To hopefully close the book on an awful story, the Lancaster County man who shot and killed an Amish-owned horse has been given 1-2 years in prison, plus probation (hat tip to commenter City Slicker):
According to testimony at Diggs’ March preliminary hearing, Diggs was a passenger in his own car when the horse was shot last Nov. 24 in East Lampeter Township.
Horse owner Levi Lapp was driving his buggy about 9 p.m. on North Ronks Road when a car passed them from behind. In the buggy were his wife, holding their baby, and their children, aged 7, 9, and 12.
Lapp testified he heard a noise like a firecracker, but didn’t think much of it. The horse startled, but Lapp was able to control it and get to his home about a mile away.
At home, Lapp noticed blood and a hole in the horse’s lower left side. A veterinarian was called, but the horse died before the vet arrived.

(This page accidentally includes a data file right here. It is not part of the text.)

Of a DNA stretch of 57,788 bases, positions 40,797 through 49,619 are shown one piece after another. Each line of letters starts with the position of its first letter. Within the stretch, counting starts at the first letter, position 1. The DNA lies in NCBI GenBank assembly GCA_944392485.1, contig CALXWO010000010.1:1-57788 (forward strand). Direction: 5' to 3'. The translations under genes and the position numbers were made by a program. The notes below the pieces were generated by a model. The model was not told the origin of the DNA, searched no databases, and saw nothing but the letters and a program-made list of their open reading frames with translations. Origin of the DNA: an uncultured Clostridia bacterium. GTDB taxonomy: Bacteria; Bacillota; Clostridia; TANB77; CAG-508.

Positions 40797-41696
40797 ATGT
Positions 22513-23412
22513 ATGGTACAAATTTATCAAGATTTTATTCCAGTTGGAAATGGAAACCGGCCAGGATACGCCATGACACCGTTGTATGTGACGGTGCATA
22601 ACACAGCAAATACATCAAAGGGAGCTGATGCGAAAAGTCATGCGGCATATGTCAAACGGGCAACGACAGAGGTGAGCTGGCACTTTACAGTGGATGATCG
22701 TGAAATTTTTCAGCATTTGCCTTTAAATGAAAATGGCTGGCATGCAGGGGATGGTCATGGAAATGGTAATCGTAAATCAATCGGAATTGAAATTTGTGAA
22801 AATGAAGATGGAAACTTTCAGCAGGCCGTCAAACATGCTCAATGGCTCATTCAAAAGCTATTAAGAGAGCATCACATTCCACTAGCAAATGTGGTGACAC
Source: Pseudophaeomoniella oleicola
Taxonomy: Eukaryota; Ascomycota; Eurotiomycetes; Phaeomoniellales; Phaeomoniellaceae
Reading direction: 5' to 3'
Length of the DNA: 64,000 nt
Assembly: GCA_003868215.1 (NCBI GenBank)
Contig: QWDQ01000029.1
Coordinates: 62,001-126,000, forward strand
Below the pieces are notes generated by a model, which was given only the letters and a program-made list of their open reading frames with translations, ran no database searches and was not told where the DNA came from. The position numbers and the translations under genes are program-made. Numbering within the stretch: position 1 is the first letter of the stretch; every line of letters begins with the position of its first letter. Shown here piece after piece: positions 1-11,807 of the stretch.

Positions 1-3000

Police also found stolen property on searching Timothy Diggs’ home last December.
Diggs apologized for his actions, and cited his abuse of cough medicine as an influence.
Judge David Ashworth promised to “put you in jail for as long as I can” if Diggs should land in trouble again.
I don’t know what you think, but to me this feels like a light sentence, especially given the danger posed to the family. What if Diggs’ aim had been poorer?
Does the punishment fit the crime?
Since we’re on the subject, you might recall a similar story: the 2012 hit-and-run drunk driver in Indiana who intentionally struck and killed an Amish buggy horse. If you missed it, that person received 18 months of county work release.
Burglary will apparently get you much harsher punishment than killing horses and endangering their owners.
Word came Friday that a man who burglarized over a dozen Lancaster Amish and Old Order Mennonite homes will serve 7 to 16 years. Drug addiction again plays a role.
I know a lot of factors go into sentencing criminals. Sometimes sentences don’t seem to make sense. I do know one thing. It’s not a job I would want.